The ghetto was in an industrial area with empty storage houses. It was very crowded; one room per family, separated for some privacy by a hanging sheet. The Jews believed that they were going to work for the Hungarians until the end of the war. Cabbage soup was prepared by women who worked in the kitchen, and everybody slept on the floor. At night, some Christian residents of Cluj threw food into the ghetto. Most of the food fell between the two fences that surrounded the ghetto. Brave Jews were smuggled into the area between the fences to get the food. Elizabeth met her ex-husband’s uncle in the ghetto; he had been beaten, wounded and tortured. Some of his toenails had been pulled off by the Hungarian officers who were told that he was wealthy and had hidden money. 
Her uncle offered to help her escape from the ghetto and go to Switzerland, since he had connections and wanted her life spared. However, Elizabeth refused to leave her aunt and waited to be taken to a place where they would work. Elizabeth and her aunt were in the last deportation. Approximately two weeks after her arrival, they were taken to the trains, bringing with them some food and some other belongings. 
THE JEWS were sure that they would be taken to specific destinations and work there until the war was over. Never in their wildest imagination, did they guess their horrific fate. The train was extremely crowded; 60 people were pushed into each wagon. The voyage took seven days. There were no windows for fresh air; they only had the little food they had managed to bring with them. They slept by sitting down wherever they could find a spot. There was a large tub in a corner for sanitation use. Many times, when it was not emptied, the content would spill on the floor causing a horrible smell. There were some 1,800 people on each train traveling this way. 
The people did not know about concentration camps. After seven days, the train arrived at Auschwitz and people received the order to get off. Elizabeth saw the famous words at the entrance, saying that work gives freedom – “Arbeit Macht Frei.” She was sure that they had arrived at the place where they would stay and work, and told her aunt: “I like it, this is my place.”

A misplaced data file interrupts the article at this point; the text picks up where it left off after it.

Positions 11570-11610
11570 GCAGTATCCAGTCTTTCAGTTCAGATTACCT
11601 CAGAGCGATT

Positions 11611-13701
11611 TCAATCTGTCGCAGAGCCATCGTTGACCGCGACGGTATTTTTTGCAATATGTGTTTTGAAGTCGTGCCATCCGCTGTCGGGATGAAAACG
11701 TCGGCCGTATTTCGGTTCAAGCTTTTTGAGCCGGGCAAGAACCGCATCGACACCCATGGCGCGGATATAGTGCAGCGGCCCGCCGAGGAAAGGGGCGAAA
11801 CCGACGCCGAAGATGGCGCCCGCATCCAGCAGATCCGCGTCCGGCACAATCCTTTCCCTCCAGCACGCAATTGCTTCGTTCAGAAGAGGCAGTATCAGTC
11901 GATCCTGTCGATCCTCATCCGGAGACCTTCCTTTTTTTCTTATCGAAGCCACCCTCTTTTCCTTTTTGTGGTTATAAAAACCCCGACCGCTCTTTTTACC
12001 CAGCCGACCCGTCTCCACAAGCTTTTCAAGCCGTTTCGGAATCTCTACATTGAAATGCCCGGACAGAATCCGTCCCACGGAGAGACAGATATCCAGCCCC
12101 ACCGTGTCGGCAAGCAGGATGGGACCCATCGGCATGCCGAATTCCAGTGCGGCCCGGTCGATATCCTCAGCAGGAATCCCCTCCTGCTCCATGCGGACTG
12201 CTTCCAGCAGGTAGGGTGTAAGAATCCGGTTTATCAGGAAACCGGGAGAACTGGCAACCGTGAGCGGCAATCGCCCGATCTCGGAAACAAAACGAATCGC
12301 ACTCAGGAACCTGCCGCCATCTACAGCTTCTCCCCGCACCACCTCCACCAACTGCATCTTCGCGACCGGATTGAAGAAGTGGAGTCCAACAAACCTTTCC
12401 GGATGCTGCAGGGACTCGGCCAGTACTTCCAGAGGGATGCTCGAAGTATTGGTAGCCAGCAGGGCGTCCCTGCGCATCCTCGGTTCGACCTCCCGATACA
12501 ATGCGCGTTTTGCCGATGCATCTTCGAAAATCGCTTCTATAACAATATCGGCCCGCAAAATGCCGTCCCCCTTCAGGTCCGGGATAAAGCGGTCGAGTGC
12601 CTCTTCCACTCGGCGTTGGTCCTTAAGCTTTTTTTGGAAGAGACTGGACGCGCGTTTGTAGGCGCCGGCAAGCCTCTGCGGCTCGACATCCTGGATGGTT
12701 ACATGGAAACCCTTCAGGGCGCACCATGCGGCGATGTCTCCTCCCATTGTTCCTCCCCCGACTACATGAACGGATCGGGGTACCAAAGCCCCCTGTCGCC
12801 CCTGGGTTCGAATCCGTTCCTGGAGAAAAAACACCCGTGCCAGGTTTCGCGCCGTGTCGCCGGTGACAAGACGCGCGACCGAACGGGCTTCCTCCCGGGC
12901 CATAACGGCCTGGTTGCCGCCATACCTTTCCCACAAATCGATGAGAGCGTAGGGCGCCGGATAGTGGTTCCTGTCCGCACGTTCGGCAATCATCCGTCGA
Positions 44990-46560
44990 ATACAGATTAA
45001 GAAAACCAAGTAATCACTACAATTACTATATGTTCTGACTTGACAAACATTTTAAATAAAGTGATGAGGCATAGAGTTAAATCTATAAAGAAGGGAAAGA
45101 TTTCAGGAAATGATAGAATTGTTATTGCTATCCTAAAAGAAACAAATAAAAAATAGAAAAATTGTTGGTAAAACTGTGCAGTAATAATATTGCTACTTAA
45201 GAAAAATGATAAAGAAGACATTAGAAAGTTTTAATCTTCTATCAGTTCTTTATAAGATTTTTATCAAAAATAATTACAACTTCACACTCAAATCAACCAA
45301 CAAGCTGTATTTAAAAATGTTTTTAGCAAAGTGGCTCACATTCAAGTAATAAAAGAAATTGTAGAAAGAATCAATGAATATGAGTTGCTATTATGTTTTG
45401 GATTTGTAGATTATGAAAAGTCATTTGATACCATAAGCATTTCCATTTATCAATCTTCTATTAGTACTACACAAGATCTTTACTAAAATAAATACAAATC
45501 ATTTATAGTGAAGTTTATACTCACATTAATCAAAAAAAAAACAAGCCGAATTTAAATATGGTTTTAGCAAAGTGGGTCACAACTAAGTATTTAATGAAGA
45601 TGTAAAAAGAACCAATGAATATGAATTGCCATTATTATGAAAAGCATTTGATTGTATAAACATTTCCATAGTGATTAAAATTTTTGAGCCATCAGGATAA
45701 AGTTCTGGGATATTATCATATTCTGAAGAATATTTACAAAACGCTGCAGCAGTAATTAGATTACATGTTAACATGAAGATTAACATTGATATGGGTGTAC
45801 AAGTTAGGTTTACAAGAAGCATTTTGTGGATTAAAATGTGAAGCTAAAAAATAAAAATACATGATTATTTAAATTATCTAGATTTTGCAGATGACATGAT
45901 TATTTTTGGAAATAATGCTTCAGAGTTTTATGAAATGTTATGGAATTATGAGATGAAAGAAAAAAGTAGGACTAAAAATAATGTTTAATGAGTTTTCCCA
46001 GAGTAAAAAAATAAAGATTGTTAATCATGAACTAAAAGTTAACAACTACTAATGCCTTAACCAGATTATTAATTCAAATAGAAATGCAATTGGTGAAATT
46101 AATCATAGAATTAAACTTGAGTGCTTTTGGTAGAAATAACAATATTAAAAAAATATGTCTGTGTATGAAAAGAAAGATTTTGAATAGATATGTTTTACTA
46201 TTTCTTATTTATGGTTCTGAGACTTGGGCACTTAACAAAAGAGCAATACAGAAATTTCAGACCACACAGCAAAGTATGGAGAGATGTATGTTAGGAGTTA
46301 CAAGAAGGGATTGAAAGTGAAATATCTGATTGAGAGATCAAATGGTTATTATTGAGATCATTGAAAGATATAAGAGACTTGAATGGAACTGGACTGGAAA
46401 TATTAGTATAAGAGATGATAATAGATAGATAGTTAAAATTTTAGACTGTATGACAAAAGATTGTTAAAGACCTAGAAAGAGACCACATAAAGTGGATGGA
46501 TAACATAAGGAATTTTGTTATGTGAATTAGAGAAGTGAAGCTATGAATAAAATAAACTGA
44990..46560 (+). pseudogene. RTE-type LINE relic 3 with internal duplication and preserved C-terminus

After passing the gate they were taken to a huge room, where people wearing striped clothing yelled at them. They were confused, they suddenly realized that parts of their families were missing. Women kept looking for their children and husbands. The women were shaved all over and were ordered to remove all their clothes and shoes and walk naked to a room for a shower. Elizabeth as well as some women in her group had a real shower, but older women and mothers with their children never came out. The surviving women were then given a dress and a thin coat. Elizabeth was concerned what would happen when she got her monthly period, since they did not receive underwear. This “problem” was solved when she heard that a drug was put in their food to stop periods altogether. 
Elizabeth and her aunt lived in hut number 17. They slept on a wooden bunk that contained three levels. In lieu of a pillow and blanket, they used straw. In the camp was a section for the sick, and these people did not receive food. Some Jewish doctors risked their lives to feed these people. One day Elizabeth’s aunt volunteered to work in the kitchen and grabbed Elizabeth with her. It turned out that their job was loading bodies from the gas chambers three times a week. The rest of the week, they had to sort out money and other valuables from piles of clothing.